Working from Home with the Pomodoro Technique

by Michael Rambaldini

Are there enough hours in the day for you? Do you struggle to finish projects or do you get distracted easily? Don’t worry, it happens to the best of us. Many people have days where they can’t seem to find the energy or the focus to maximize time. While it’s a common problem, it’s great to find strategies, like the Pomodoro Technique, to improve productivity.

Working from Home with the Pomodoro Technique

Time management is one of the most crucial aspects of being productive. If you’re looking for a technique to maximize and improve your time management – look no further. Our friend Kelly Bertog from Six Figure Sponsorships describes the Pomodoro Technique as “a lifesaver for keeping for keeping me focused on my work at home.”

Francesco Cirillo invented the technique as a university student when he realized that studying in bursts with a timer greatly increased his time management skills. He used a tomato shaped kitchen timer, hence the usage of the word Pomodoro, which translates to tomato in Italian.

The Pomodoro Technique is a simple time management approach that includes budgeting your time into short increments and then taking breaks regularly. Generally, work is done for a 25-minute work period called a Pomodoro and then a 5-minute break is taken. However, you can adjust your work and break time to intervals that best suit you.

One tip while using the Pomodoro Technique, is to establish your priorities for the day. A simple to-do list will suffice, and as Success Coach Jaime Pfeffer recommends, “I always set intentions at the beginning of the week for the week ahead. I aim to get the top three done (just like for my daily intentions).”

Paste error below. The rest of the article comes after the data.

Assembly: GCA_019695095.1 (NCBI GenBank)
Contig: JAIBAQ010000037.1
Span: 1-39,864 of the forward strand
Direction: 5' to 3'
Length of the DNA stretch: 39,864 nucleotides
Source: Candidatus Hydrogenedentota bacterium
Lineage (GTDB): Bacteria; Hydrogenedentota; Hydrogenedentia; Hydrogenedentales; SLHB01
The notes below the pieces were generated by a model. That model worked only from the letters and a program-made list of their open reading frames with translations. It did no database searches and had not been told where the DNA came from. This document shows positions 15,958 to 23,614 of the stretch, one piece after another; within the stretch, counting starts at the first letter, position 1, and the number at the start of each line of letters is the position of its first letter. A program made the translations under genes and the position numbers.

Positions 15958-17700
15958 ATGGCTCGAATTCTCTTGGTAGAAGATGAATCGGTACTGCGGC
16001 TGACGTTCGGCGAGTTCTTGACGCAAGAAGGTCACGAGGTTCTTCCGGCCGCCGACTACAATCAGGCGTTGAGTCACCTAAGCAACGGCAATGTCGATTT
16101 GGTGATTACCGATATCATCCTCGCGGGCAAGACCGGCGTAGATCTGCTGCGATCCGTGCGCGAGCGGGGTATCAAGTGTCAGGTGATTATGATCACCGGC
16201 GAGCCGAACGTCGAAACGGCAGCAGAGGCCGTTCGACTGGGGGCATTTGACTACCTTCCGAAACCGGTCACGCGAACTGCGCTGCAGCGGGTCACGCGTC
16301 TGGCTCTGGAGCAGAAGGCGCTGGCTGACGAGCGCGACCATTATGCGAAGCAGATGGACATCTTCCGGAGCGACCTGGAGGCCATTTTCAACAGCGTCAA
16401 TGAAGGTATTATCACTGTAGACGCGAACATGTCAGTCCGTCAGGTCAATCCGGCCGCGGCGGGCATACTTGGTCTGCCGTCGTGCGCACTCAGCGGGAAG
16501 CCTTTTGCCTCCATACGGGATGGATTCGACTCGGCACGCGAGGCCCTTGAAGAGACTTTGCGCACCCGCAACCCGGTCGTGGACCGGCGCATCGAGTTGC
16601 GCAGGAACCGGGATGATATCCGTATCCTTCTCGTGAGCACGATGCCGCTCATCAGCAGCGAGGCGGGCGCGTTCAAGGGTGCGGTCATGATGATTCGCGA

Another tip while using the Pomodoro Technique, is to establish your priorities for the day. Yan Lhert, whose name you may remember from our post last week, recommends getting exercise daily, “taking a walk around the block before you start work allows you to create a distinctly separate experience between home life and work life.”

This method generally follows a five-step process;

Step 1. Decide on the task to be accomplished

Step 2. Set a timer (typically 25 minutes)

Step 3. Work on the task until the timer rings, then place a check mark on a piece of paper

Step 4. Take a short break (typically 5 minutes)

Step 5. Every 4 Pomodoros (100 minutes of work time with 15 minutes of break time) take a 15-20 minute break and then reset your check mark count to zero

The Pomodoro Technique is effective because frequent breaks keep your mind focused and helps keep the creative juices flowing. Those who use the method can “generally find it helps them to complete projects faster with less mental fatigue.

It can also help with distractions. Susan Neuhaus, Graphic Designer for NeuStudio adds that the method “helps in two ways: it is easier to say no to useless distractions like Facebook because I’ve made a commitment to myself. I can also resist my design task being interrupted by email because I know that in 25 minutes (or less) I’ll be free to focus on email.”

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The technique is very beneficial for those with long to-do lists because it forces you to adhere to a strict timeframe. This aids in completing tasks faster by increasing focus noting the timer run down. Spreading a project out over multiple Pomodoros can also help prevent getting frustrated on tasks that require more time. By timing your projects you become more accountable for them and reduce the time spent procrastinating.
Pomodoro Technique
Remember, this is just one of many strategies that can maximize your time. However, many who use the technique believe they experience increased productivity, improved quality and quantity of work, better time management, increased focus and motivation, and stay fresher throughout the day.

The technique has been implemented by students as well as freelancers and consultants, as it keeps track of time spent. Finding and utilizing a time management strategy is what increasing productivity is all about. If you want to improve your productivity, give the Pomodoro Technique a try. It’s an easy way to practice better time management tools and most who try it continue to use it.